The productivity paradox: Why hasn't the Internet helped the American economy grow more?

The productivity paradox: Why hasn't the Internet helped the American economy grow more?

Commentary about business and finance.
March 8 2011 10:17 AM

Freaks, Geeks, and GDP

Why hasn't the Internet helped the American economy grow as much as economists thought it would?

Illustration by Mark Alan Stamaty. Click image to expand.

If you have attended any economists' cocktail parties in the past month or so—lucky you!—then you have probably heard chatter about Tyler Cowen's e-book, The Great Stagnation. The book seeks to explain why in the United States median wages have grown only slowly since the 1970s and have actually declined in the past decade. Cowen points to an innovation problem: Through the 1970s, the country had plenty of "low-hanging fruit" to juice GDP growth. In the past 40 years, coming up with whiz-bang, life-changing innovations—penicillin, free universal kindergarten, toilets, planes, cars—has proved harder, pulling down growth rates across the industrialized world.

But wait! you might say. In the 1970s, American businesses started pumping out amazing, life-changing computing technologies. We got graphing calculators, data-processing systems, modern finance, GPS, silicon chips, ATMs, cell phones, and a host of other innovations. Has the Internet, the most revolutionary communications technology advance since Gutenberg rolled out the printing press, done nothing for GDP growth? The answer, economists broadly agree, is: Sorry, but no—at least, not nearly as much as you would expect.


A quarter century ago, with new technologies starting to saturate American homes and businesses, economists looked around and expected to find computer-fueled growth everywhere. But signs of increased productivity or bolstered growth were few and far between. Sure, computers and the Web transformed thousands of businesses and hundreds of industries. But overall, things looked much the same. The GDP growth rate did not tick up significantly, nor did productivity. As economist Robert Solow put it in 1987: "You can see the computer age everywhere but in the productivity statistics."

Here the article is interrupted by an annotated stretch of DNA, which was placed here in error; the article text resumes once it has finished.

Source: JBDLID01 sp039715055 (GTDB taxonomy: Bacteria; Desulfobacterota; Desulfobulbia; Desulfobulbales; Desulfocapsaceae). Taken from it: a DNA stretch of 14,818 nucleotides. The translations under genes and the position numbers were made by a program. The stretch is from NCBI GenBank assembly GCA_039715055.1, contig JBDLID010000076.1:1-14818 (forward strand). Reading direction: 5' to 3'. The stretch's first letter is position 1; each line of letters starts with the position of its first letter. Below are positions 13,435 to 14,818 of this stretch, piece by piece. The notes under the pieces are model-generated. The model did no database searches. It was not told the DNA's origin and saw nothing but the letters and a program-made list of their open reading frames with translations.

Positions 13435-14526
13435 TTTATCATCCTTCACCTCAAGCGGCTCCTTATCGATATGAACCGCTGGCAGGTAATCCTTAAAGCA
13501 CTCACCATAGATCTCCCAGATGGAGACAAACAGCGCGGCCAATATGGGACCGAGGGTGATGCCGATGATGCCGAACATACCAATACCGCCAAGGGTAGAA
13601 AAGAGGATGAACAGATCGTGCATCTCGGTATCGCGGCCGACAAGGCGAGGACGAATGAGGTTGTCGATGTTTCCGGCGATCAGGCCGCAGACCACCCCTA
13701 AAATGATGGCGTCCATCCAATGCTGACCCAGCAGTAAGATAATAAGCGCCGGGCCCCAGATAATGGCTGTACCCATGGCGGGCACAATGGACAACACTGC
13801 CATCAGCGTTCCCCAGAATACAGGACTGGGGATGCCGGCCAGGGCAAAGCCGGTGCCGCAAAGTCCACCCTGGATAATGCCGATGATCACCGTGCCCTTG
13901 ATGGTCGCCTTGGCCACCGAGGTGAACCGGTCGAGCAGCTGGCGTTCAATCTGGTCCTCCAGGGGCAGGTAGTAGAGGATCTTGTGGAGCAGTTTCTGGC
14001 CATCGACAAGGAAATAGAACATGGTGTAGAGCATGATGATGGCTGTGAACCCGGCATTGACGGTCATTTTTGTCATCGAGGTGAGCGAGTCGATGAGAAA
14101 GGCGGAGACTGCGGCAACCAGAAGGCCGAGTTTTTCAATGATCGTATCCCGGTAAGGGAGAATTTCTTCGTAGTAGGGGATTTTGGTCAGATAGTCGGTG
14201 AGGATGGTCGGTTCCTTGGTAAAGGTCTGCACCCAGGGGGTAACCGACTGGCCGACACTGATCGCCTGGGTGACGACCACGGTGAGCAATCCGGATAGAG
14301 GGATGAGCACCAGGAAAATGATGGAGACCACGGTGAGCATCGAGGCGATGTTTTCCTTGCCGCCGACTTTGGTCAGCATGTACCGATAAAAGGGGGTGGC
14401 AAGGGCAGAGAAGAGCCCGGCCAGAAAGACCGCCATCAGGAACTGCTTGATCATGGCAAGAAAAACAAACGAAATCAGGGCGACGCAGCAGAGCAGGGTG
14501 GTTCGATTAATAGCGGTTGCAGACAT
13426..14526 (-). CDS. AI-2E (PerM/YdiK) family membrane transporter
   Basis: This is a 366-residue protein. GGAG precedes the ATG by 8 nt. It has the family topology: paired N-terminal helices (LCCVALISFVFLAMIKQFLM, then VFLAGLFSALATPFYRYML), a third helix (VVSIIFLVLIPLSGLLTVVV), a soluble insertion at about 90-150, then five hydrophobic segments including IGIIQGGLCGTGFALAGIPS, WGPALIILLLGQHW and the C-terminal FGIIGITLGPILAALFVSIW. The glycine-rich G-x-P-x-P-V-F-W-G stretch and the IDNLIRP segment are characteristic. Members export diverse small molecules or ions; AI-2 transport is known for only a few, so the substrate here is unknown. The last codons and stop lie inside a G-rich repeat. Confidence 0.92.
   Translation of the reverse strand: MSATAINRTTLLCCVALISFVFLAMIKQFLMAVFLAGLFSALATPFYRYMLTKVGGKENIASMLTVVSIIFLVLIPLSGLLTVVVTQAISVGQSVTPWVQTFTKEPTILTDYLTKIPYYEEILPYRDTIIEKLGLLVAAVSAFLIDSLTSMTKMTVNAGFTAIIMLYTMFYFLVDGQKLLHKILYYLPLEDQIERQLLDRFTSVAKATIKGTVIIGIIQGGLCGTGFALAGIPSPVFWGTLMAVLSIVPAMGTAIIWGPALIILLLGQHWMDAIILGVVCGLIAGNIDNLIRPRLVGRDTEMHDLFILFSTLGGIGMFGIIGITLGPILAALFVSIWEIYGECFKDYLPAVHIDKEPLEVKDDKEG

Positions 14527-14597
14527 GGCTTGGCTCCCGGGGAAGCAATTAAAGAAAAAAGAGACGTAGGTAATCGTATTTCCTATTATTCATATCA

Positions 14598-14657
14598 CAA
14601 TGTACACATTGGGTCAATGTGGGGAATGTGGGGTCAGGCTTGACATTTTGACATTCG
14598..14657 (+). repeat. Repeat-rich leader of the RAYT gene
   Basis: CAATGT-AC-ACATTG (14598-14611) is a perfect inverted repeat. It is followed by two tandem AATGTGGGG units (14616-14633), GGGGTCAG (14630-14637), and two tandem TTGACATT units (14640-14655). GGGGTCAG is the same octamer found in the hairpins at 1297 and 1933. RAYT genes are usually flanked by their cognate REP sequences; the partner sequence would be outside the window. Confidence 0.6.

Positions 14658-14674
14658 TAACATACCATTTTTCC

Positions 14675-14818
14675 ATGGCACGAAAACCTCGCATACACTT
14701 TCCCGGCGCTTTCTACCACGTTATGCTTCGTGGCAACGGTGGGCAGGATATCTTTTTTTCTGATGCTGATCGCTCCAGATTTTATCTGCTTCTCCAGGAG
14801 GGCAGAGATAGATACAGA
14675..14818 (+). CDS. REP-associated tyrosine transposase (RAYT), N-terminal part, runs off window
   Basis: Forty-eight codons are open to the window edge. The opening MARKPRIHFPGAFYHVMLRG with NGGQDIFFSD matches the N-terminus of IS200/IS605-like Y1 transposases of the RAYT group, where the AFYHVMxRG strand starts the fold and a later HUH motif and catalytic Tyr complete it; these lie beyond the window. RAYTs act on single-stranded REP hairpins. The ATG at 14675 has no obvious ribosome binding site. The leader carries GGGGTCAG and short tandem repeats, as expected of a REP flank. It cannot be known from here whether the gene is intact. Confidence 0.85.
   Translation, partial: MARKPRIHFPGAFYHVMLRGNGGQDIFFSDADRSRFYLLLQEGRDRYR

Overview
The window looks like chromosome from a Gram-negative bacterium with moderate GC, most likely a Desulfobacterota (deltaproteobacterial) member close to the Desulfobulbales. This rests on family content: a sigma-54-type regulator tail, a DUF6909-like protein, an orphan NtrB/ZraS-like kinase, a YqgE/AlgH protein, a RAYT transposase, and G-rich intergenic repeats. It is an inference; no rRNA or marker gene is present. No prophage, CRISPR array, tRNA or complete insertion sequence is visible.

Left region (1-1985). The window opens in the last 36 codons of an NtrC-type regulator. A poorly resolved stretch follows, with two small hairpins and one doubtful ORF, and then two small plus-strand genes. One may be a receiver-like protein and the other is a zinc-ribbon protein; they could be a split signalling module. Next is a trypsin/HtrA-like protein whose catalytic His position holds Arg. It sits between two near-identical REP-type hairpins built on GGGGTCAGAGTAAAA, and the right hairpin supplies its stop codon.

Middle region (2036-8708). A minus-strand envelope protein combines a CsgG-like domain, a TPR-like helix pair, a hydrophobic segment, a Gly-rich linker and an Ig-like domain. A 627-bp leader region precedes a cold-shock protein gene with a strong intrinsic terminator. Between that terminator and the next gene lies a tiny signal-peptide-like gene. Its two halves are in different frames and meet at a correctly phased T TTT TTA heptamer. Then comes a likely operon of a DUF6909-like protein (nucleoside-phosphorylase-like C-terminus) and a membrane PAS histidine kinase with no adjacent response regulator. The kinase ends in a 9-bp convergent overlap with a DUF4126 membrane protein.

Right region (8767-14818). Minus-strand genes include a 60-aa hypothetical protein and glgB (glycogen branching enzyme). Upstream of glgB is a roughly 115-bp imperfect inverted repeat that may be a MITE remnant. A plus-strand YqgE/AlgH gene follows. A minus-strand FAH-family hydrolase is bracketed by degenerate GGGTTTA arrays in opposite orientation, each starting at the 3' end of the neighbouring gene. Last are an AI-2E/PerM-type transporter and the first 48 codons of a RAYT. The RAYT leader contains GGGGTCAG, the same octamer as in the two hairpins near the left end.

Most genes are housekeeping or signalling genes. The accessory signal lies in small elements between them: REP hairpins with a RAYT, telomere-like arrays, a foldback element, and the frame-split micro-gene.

An overlapping set of theories emerged to explain the phenomenon, often termed the "productivity paradox." Perhaps the new technologies advantaged some firms and industries and disadvantaged others, leaving little net gain. Perhaps computer systems were not yet easy enough to use to reduce the amount of effort workers need to exert to perform a given task. Economists also wondered whether it might just take some time—perhaps a lot of time—for the gains to show up. In the past, information technologies tended to need to incubate before they produced gains in economic growth. Consider the case of Gutenberg's printing press. Though the technology radically transformed how people recorded and transmitted news and information, economists have failed to find evidence it sped up per-capita income or GDP growth in the 15th and 16th centuries.

At one point, some economists thought that an Internet-driven golden age might have finally arrived in the late 1990s. Between 1995 and 1999, productivity growth rates actually exceeded those during the boom from 1913 to 1972—perhaps meaning the Web and computing had finally brought about a "New Economy." But that high-growth period faded quickly. And some studies found the gains during those years were not as impressive or widespread as initially thought. Robert Gordon, a professor of economics at Northwestern, for instance, has found that computers and the Internet mostly helped boost productivity in durable goods manufacturing—that is, the production of things like computers and semiconductors. "Our central theme is that computers and the Internet do not measure up to the Great Inventions of the late nineteenth and early twentieth century, and in this do not merit the label of Industrial Revolution," he wrote.

Gordon's work leads to another theory, one espoused by Cowen himself. Perhaps the Internet is just not as revolutionary as we think it is. Sure, people might derive endless pleasure from it—its tendency to improve people's quality of life is undeniable. And sure, it might have revolutionized how we find, buy, and sell goods and services. But that still does not necessarily mean it is as transformative of an economy as, say, railroads were.